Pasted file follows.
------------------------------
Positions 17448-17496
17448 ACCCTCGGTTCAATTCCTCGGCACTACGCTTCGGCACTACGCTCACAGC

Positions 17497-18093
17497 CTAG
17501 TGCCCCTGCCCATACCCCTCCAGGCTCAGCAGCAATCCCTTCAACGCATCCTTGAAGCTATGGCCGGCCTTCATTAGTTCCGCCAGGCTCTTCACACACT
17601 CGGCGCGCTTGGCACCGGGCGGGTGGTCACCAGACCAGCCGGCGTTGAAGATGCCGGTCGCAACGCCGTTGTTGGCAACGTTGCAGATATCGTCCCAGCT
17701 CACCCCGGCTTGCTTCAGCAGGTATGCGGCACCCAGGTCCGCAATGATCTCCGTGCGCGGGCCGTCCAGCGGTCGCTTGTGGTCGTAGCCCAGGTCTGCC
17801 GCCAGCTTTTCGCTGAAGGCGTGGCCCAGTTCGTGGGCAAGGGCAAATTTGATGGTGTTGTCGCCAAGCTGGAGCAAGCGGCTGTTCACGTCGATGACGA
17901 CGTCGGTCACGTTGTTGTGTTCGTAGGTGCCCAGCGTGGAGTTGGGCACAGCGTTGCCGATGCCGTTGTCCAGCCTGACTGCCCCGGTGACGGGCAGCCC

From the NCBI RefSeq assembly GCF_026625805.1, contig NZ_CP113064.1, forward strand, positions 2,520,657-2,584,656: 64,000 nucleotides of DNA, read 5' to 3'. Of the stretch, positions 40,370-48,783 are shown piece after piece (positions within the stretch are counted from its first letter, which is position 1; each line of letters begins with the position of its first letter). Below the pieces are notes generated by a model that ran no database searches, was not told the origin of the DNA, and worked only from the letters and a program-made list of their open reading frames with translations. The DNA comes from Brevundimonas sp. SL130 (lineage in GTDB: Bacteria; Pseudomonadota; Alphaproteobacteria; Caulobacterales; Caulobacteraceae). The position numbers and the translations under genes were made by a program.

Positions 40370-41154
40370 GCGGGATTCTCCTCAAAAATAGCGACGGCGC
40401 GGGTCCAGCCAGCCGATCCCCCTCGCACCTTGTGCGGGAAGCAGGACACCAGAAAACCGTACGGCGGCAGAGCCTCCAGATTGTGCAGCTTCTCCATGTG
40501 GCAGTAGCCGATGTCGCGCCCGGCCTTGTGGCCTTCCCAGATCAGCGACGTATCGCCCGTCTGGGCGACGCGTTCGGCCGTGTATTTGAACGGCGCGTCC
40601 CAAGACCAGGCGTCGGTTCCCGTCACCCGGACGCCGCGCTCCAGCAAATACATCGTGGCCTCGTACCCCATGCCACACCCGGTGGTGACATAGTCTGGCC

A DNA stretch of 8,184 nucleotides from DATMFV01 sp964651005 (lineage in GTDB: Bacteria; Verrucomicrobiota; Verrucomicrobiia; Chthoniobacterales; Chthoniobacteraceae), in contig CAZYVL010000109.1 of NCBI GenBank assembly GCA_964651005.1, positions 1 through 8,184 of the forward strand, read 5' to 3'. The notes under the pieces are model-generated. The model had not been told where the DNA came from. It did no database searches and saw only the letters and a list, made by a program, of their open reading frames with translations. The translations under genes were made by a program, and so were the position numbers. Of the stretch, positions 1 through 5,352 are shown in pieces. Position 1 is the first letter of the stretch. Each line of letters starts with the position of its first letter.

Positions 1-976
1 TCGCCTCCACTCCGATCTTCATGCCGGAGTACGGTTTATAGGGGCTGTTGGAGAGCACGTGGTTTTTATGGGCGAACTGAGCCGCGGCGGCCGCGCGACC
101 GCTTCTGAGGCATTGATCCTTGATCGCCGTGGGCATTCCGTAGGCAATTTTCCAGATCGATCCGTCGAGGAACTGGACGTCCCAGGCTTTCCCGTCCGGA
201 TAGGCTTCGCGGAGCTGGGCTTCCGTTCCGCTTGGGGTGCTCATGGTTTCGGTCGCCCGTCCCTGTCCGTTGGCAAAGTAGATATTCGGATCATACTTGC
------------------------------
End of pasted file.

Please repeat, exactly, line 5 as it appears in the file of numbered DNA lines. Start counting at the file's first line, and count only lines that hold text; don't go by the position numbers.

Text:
17501 TGCCCCTGCCCATACCCCTCCAGGCTCAGCAGCAATCCCTTCAACGCATCCTTGAAGCTATGGCCGGCCTTCATTAGTTCCGCCAGGCTCTTCACACACT